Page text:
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June 28, 2005

SCOTUS: Police not required to do their job

From the New York Times:

A 1989 decision, DeShaney v. Winnebago County, held that the failure by county social service workers to protect a young boy from a beating by his father did not breach any substantive constitutional duty. By framing her case as one of process rather than substance, Ms. Gonzales and her lawyers hoped to find a way around that precedent.

But the majority on Monday saw little difference between the earlier case and this one, Castle Rock v. Gonzales, No. 04-278. Ms. Gonzales did not have a "property interest" in enforcing the restraining order, Justice Scalia said, adding that "such a right would not, of course, resemble any traditional conception of property."

Although the protective order did mandate an arrest, or an arrest warrant, in so many words, Justice Scalia said, "a well-established tradition of police discretion has long coexisted with apparently mandatory arrest statutes."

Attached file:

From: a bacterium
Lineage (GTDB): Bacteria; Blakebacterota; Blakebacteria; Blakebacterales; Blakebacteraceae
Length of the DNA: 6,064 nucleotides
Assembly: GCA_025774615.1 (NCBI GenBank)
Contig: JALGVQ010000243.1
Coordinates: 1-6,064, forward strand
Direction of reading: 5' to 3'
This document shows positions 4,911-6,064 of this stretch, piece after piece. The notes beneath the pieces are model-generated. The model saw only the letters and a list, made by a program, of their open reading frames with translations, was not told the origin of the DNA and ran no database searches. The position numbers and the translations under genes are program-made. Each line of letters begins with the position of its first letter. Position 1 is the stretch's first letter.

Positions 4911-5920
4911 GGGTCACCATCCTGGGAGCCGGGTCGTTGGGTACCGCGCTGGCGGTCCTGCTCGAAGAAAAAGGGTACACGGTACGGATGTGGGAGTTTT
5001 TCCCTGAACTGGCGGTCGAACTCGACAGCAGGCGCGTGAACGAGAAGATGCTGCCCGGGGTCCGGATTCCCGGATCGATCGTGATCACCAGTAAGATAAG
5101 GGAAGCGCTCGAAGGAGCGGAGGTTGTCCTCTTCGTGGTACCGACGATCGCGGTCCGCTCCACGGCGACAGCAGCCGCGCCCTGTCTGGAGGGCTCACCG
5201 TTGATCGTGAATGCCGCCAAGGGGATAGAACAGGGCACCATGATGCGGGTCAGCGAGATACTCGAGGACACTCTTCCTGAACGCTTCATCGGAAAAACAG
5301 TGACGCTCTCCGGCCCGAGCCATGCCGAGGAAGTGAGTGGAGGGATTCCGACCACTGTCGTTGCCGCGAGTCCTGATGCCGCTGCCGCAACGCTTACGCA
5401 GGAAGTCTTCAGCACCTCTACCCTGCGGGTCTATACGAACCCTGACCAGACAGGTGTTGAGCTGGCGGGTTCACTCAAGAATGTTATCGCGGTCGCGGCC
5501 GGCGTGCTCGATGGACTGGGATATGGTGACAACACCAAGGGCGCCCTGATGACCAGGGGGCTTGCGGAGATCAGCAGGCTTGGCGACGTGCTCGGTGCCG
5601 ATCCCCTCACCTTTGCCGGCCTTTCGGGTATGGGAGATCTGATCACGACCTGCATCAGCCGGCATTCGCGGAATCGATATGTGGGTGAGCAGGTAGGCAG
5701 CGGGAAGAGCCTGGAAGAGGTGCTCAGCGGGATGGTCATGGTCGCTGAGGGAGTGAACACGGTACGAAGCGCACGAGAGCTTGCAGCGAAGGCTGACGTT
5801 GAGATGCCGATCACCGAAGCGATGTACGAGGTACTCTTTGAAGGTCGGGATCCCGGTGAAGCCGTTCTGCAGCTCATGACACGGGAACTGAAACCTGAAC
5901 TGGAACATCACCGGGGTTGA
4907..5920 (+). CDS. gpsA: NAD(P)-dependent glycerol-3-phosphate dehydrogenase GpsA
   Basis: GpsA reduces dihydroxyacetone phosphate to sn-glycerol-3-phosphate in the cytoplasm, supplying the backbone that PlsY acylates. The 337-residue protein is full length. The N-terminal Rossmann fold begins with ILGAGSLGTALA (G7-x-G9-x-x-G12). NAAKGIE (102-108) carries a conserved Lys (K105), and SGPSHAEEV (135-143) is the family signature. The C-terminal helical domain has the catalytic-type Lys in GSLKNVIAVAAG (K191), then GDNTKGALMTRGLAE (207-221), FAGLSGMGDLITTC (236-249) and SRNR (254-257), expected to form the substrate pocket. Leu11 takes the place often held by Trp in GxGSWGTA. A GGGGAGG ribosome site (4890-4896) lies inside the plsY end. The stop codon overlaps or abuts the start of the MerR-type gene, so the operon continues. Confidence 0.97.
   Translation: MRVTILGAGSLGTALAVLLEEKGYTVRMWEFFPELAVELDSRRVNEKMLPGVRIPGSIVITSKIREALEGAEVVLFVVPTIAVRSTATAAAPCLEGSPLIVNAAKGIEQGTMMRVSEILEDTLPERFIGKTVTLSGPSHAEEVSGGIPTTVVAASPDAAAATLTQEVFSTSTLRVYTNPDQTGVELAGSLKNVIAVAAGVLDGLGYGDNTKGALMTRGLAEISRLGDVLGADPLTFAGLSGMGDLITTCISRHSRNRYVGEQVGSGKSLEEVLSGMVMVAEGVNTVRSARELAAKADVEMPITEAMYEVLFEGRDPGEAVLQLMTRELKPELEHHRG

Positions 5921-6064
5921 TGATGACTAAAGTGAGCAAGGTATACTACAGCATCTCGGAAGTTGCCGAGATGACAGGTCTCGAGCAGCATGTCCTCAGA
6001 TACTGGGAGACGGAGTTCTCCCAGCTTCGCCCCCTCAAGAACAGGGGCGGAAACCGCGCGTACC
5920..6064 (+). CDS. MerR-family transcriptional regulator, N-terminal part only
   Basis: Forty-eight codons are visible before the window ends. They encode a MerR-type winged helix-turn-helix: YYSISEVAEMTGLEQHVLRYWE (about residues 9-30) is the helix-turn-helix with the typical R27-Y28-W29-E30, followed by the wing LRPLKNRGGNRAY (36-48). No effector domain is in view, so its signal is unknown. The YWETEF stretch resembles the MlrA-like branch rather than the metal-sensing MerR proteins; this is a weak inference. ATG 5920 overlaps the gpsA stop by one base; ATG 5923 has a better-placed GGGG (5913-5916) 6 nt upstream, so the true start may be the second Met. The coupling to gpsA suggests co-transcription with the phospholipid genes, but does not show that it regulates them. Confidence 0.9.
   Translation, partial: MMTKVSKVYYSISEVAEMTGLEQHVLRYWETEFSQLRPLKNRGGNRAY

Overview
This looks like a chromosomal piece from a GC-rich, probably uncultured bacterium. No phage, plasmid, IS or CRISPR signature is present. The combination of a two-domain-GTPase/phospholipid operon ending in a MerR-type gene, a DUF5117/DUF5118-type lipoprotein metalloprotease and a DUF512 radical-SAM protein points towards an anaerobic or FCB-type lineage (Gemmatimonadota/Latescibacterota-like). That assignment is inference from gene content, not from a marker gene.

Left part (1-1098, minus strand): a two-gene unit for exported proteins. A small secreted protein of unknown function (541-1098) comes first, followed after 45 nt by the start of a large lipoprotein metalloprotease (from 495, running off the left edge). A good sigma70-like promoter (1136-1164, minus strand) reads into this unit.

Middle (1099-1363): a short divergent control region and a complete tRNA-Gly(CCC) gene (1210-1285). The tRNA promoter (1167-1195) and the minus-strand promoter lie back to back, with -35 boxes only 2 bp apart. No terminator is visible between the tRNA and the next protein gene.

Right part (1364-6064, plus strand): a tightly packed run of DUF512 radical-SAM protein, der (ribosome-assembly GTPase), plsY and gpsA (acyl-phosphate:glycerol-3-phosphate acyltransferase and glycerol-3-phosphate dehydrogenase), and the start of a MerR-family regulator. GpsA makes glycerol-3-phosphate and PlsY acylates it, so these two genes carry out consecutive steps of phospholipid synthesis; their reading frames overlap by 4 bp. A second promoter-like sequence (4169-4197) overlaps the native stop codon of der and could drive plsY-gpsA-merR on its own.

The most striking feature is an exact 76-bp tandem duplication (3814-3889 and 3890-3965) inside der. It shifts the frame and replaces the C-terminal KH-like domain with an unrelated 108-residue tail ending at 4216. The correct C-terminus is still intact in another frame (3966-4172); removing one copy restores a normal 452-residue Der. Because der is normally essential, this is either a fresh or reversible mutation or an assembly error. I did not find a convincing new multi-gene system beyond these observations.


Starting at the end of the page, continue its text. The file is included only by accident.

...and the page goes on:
But Justices Stevens and Ginsburg, in their dissenting opinion, said "it is clear that the elimination of police discretion was integral to Colorado and its fellow states' solution to the problem of underenforcement in domestic violence cases."

Even though he had violated the restraining order that was supposed to prevent him from going near his wife's house, Simon Gonzales kidnapped his children, killed them, and was later killed by the police. During that time, before the children were killed, Mrs. Gonzales had repeatedly called the police to have her husband arrested, but they ignored her. Colorado has a law making arrests mandatory in incidences of domestic violence, therefore the police not only didn't do their job, they violated state law.

You cane read the decision here. I don't really get where Scalia sees this as having anything to do with property. Does denial of due process only apply if someone has lost “property”? The children were murdered because the police failed to do their job, as pretty much any citizen of any town would expect them to.

It is inappropriate here to defer to the Tenth Circuit's determination that Colorado law gave respondent a right to police enforcement of the restraining order.

Then what use is a restraining order? It seems to me the logical conclusion is to ignore restraining orders, and just go get a gun. If the courts and the police want people to take them seriously, then they need to do their jobs seriously, and not let children get murdered while they're off scarfing down some Krispy Kremes.

Posted by Danny Carlton at June 28, 2005 08:00 AM

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